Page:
Another difference between modern foods and the old biology is that our bodies have evolved to eat what I would call primary foods; some might want to call them primitive foods even. My point is that our biology is actually rather effective in extracting nutrients from rough foods. A side effect of processing foods is that it makes nutrients more easily accessible, because the processing often breaks physical barriers to the nutrients. As the nutrients are easier to access and our biology is eager to get them, it is only logical that processed foods are metabolised differently and faster than primary foods, thus in fact increasing their nutritional density, which results in more excess nutrients ready to be sent to the fat tissue.

A lot of the issues about the skyrocketing statistics of obesity, overweight, diabetes, cardiovascular diseases and other food-related ailments find their origin in the fact that our lifestyles have changed while our biology has not. Food availability has changed. Foods have changed. Agricultural methods have changed. Economic models have changed. Diets have changed. Level of physical activity has changed. They all contribute to an imbalance between consumption and needs, which results to food-related problems. This is why, it is more important than ever to make education about food, agriculture and nutrition mandatory in schools. If we consider that education is the basis for better lives, then there is no argument why these topics should not be life basics for all children and adults alike!

Also considering the cost of health issues related to food, I bet you that education about food, agriculture and nutrition would pay off for individuals, insurance companies and governments alike.

Copyright 2019 – Christophe Pelletier – The Happy Future Group Consulting Ltd.

Advertisements

Why we will change our eating habits, one way or the other

Here is another article (from 2011) from my other website, The Food Futurist that is popular and worth reading:

In the discussion about producing enough food for the 9 billion people the world will have by 2050, one of the sensitive issues, especially in the overfed world, is about what to eat and how much of it. There always is resistance to change, and changing eating habits may be even among the most difficult challenges we have. Eating habits are developed unconsciously since early childhood, and switching to conscious choices is not easy to achieve. It requires will power and self-discipline.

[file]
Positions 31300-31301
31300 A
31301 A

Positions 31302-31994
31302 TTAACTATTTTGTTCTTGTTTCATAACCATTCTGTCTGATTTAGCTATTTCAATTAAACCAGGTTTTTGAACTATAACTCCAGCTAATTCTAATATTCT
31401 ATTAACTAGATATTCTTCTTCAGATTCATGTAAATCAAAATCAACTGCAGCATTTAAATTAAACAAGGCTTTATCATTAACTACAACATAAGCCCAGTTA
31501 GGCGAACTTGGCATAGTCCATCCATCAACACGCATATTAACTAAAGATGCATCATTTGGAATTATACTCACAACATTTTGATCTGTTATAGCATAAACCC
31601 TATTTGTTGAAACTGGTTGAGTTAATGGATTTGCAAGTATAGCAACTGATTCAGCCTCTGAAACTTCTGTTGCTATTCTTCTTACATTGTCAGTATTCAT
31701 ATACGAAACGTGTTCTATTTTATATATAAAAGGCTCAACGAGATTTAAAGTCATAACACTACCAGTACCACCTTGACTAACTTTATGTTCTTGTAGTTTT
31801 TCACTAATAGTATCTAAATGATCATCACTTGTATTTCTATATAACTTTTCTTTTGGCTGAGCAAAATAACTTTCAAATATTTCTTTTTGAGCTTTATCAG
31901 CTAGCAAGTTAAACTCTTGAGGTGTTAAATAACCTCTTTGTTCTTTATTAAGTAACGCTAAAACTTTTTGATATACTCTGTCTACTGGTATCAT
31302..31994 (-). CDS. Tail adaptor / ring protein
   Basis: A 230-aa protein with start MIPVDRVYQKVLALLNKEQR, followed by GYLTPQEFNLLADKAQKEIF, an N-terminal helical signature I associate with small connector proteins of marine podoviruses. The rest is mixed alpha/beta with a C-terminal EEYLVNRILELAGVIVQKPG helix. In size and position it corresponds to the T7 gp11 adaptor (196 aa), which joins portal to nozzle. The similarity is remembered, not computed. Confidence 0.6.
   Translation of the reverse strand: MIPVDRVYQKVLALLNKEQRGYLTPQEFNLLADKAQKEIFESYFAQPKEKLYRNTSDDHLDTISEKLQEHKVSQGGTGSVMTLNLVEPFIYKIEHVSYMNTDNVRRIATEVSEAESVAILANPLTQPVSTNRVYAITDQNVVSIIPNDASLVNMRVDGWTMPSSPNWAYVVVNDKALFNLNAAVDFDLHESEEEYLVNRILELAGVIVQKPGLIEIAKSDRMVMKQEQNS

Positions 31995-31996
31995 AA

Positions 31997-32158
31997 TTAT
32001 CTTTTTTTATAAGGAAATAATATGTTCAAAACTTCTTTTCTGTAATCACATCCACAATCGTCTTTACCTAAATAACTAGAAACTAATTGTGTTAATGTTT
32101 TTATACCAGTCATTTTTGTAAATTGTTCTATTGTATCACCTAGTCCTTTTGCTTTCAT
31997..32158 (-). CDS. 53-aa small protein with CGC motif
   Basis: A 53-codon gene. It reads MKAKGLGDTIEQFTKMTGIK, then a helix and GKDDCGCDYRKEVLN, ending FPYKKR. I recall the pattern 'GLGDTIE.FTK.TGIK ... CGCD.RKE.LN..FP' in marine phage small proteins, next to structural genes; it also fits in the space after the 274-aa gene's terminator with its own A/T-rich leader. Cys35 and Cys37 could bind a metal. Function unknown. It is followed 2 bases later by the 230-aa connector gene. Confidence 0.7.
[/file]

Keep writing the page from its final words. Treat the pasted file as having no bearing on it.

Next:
Most of the gloomy scenarios about the challenge of feeding the world are based on the assumption that the diet model would have to be the Western diet, and in particular the American diet. This is far from certain. Actually, do not expect this to be the case.

Changing eating habits will happen in two ways. One will be voluntary and the other will be a consequence of food prices.

There is a growing awareness of the health consequences due to overconsumption of food. All the stakeholders seem to blame each over for obesity, diabetes and other heart conditions, and try to convince the public that they are not the cause of the problem. Whose fault is it? Is it meat? Is it corn syrup? Is it fast food? Is it salt? Is it lifestyle? Is it the parents’ fault? Is it the schools with their vending machines offering snacks and soft drinks? We all have read such statements. Here is a scoop: overweight is caused by consuming more calories than are burnt through physical activity. Ailments are the results of rich and unbalanced diets. Eating (and drinking) too much, and too much of the wrong things is bad for you. There is a reason why gluttony is one of the seven deadly sins! Actually, our societies should have a close look at that list, because we might be in trouble.